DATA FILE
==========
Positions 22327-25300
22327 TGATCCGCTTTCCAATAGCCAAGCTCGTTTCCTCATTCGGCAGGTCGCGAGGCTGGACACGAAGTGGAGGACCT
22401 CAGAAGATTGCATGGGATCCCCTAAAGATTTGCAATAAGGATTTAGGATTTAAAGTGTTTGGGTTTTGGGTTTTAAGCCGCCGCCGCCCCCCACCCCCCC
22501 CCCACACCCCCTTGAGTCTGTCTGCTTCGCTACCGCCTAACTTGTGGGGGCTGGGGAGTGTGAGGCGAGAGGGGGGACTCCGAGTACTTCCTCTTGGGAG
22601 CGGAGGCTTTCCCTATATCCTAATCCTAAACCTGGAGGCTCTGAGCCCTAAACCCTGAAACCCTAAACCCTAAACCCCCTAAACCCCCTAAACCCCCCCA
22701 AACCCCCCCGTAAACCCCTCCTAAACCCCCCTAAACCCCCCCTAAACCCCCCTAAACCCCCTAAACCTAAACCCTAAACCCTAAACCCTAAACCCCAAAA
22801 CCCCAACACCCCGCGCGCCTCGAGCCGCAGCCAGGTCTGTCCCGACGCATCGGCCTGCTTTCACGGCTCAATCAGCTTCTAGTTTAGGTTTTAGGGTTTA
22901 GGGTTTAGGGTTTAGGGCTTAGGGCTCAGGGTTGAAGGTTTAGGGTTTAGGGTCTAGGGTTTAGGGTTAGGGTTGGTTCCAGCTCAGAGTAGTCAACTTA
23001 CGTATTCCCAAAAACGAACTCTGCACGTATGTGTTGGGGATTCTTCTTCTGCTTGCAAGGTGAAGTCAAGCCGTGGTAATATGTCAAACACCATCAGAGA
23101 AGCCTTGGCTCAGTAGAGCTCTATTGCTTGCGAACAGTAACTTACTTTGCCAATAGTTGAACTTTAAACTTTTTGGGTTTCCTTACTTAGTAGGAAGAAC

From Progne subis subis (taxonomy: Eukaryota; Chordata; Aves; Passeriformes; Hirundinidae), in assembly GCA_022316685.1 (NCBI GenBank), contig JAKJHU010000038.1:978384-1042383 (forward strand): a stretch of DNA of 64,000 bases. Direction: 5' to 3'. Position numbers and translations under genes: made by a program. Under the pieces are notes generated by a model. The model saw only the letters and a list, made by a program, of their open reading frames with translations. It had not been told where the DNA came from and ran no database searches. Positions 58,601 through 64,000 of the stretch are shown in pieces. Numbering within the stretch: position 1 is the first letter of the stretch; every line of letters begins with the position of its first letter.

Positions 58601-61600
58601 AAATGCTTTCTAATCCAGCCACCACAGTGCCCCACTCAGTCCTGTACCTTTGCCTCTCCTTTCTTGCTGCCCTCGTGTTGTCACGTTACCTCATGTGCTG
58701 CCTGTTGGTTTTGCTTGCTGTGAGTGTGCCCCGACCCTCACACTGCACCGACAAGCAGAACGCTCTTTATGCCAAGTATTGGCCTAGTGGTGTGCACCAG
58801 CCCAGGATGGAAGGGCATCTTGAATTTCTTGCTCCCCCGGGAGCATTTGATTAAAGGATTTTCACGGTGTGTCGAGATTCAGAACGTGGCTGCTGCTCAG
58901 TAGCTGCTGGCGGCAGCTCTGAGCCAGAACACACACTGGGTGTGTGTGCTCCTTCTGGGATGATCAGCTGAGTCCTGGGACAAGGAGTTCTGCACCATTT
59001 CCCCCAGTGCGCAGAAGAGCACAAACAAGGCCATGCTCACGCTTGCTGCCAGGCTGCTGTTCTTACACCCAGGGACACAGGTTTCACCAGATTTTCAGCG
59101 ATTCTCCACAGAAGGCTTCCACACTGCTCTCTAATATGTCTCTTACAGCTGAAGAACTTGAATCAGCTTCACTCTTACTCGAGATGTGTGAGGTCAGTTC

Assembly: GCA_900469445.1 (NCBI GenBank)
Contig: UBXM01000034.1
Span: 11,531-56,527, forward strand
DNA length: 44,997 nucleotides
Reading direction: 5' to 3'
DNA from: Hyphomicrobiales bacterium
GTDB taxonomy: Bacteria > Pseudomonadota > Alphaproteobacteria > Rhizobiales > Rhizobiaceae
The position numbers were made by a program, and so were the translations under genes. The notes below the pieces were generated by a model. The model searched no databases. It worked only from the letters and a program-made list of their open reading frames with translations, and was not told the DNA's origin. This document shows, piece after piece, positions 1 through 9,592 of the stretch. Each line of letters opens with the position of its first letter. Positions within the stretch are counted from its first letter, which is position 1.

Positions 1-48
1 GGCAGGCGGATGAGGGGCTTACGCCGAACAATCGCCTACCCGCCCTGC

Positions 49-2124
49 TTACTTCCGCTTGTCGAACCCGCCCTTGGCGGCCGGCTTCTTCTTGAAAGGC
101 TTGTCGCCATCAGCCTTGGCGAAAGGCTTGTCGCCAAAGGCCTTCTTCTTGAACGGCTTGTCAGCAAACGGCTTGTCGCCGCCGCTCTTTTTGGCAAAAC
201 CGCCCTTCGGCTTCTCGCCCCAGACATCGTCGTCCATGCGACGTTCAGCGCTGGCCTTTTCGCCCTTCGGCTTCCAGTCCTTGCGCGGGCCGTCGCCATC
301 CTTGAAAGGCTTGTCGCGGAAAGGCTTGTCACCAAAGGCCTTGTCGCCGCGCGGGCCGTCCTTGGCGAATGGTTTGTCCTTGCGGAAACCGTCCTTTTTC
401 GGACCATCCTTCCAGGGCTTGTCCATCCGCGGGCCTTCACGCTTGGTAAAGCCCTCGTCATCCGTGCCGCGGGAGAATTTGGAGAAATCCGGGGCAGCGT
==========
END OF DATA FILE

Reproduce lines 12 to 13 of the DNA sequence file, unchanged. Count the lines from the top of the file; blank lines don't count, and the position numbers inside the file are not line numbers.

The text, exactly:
Positions 58601-61600
58601 AAATGCTTTCTAATCCAGCCACCACAGTGCCCCACTCAGTCCTGTACCTTTGCCTCTCCTTTCTTGCTGCCCTCGTGTTGTCACGTTACCTCATGTGCTG